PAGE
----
(a.k.a. “The Fierce Falconets”)
I decided to use the organization statistics rules in GURPS Boardroom and Curia to be sure I understand the capabilities of the organization commanded by Fleet Captain Sem (the villain). I wanted to really flesh out the adversaries the PCs will face in the first part of the Deeps of Lyrae campaign. Here are the worked-out details for the fleet. They should also work for any sector fleet in a quiet sector of any Traveller-inspired seetting.
The “Fierce Falconets”
The 261st is based at Freedom’s Reach Naval Station. Its permanent objectives are to keep the peace, uphold Imperial law, protect commerce and free trade, and render assistance to those in distress. Its ships are most commonly assigned to patrol and training (including war games). Occasionally there are other missions, such as search and rescue, customs interdiction, diplomatic escort, or acting as a courier.
Wealth: Very Wealthy
Contacts: Starship Operations Skills-12 , Beam Weapons (Pistol)-12 , Savoir-Faire (Military)-12 , Soldier-12 , First Aid-12 , Brawling-12 .
Attributed: Legal enforcement powers  (space and spaceports only), Legal Immunity (against local law-enforcement only) .
Startup Cost: $250,776 [modifier +29%]
Equipment: Ships $48.4B Base/Other: $2B = $50.4B
Resource Value: $2.5B
Patron Value: 30 points (due to the plot of my campaign it would NOT make sense to have this organization as a Patron for the players, but you might use it that way!)
Enemy Value: -40 points
Ally Value: 75-point Space Marines, 75-point Naval Officers, or 100+ point sector leadership
Dependent Value: 50-point Enlisted Crew, Technicians, or Civilian Stewards and Clerks
Type: military, aid, enforcement, government
CR: 4 (military discipline; considerable control)
Loyalty: Very Good (17)
Rank: Military Rank 0 (Spacer Apprentice) to 7 (Rear Admiral)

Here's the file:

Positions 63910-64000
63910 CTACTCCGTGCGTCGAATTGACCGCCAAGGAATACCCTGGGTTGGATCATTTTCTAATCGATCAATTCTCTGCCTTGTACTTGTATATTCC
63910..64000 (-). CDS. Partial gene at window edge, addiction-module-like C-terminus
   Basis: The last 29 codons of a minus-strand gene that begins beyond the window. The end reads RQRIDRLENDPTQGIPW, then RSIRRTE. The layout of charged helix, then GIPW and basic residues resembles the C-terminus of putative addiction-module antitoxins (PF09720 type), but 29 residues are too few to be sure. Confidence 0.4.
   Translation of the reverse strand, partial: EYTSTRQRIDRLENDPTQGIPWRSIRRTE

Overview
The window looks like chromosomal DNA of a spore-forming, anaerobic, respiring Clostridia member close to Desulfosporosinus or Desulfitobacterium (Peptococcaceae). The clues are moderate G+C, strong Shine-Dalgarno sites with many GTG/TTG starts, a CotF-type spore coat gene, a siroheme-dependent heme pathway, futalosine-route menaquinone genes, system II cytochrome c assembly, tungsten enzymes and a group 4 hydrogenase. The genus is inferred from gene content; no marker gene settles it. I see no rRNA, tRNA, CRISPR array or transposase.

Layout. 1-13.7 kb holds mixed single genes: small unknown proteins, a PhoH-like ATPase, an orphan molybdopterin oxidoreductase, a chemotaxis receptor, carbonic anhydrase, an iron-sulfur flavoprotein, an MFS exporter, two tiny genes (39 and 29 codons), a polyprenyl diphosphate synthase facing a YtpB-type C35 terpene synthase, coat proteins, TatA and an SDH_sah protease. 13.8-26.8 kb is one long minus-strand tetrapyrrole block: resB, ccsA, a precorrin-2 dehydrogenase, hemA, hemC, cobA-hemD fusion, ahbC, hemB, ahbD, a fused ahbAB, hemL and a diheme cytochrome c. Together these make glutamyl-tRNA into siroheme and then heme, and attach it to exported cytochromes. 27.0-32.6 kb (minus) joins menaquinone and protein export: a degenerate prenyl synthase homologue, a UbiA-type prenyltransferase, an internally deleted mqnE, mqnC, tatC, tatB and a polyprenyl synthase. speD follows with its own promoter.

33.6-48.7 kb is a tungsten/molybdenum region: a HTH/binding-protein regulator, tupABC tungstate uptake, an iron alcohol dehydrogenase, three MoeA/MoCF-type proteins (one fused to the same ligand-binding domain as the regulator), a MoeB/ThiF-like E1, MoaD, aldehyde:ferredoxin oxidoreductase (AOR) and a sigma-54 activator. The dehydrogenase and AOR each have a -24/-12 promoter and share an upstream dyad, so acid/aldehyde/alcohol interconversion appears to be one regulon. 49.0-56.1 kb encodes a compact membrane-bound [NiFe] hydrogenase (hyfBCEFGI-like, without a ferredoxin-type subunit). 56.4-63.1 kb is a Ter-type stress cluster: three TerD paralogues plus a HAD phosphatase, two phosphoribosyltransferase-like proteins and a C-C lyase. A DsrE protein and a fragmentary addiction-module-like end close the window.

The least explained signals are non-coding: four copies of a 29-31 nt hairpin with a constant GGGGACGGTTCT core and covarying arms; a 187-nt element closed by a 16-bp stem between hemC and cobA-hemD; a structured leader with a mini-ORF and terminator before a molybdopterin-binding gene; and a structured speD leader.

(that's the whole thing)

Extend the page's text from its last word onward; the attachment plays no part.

Income Range: 0 (average) to 1 (comfortable) – civil service wages
Reaction Time Modifier: +2 (complex)
Capabilities (Table of Organization and Assets)
- Flag Squadron (“The FLAGRON”): 2 Light Cruisers, 3 Destroyers, 1 Tanker (3 x $8.1B, 4 x $900M)
- 12 Destroyers divided into 3 Destroyer Squadrons (DESRONs) (12 x $900M/ea.)
- The Patrol Flotilla: 10 Patrol Cutters usually patrolling independently (10 x $70M/ea.)
- 4 Tankers and a variety of supply and logistics vessels (10 x $900M)
- Cruisers are Sword-equivalent, Destroyers are Tiger-equivalent, Patrol cutters are Vixen-equivalent (see GURPS Spaceships vol. 2).
The cruisers are the largest ships of the squadron, and contain marines, drop ships, land assault vehicles, and a wing of heavy fighter/bombers. Destroyers contain marines and carry a small number of light fighters. At any given time about half of the ships are at base and half are sortied.
The 261st is known as a “good hitch.” They are well-supplied, overstaffed, and get plenty of shore leave and port time. Freedom’s Reach, their HQ, is a desirable location. Although personnel here acquire no combat experience, they are effectively trained and equipped with ships that are only a little worse than an equivalent fleet defending a “hot” sector or a hostile border.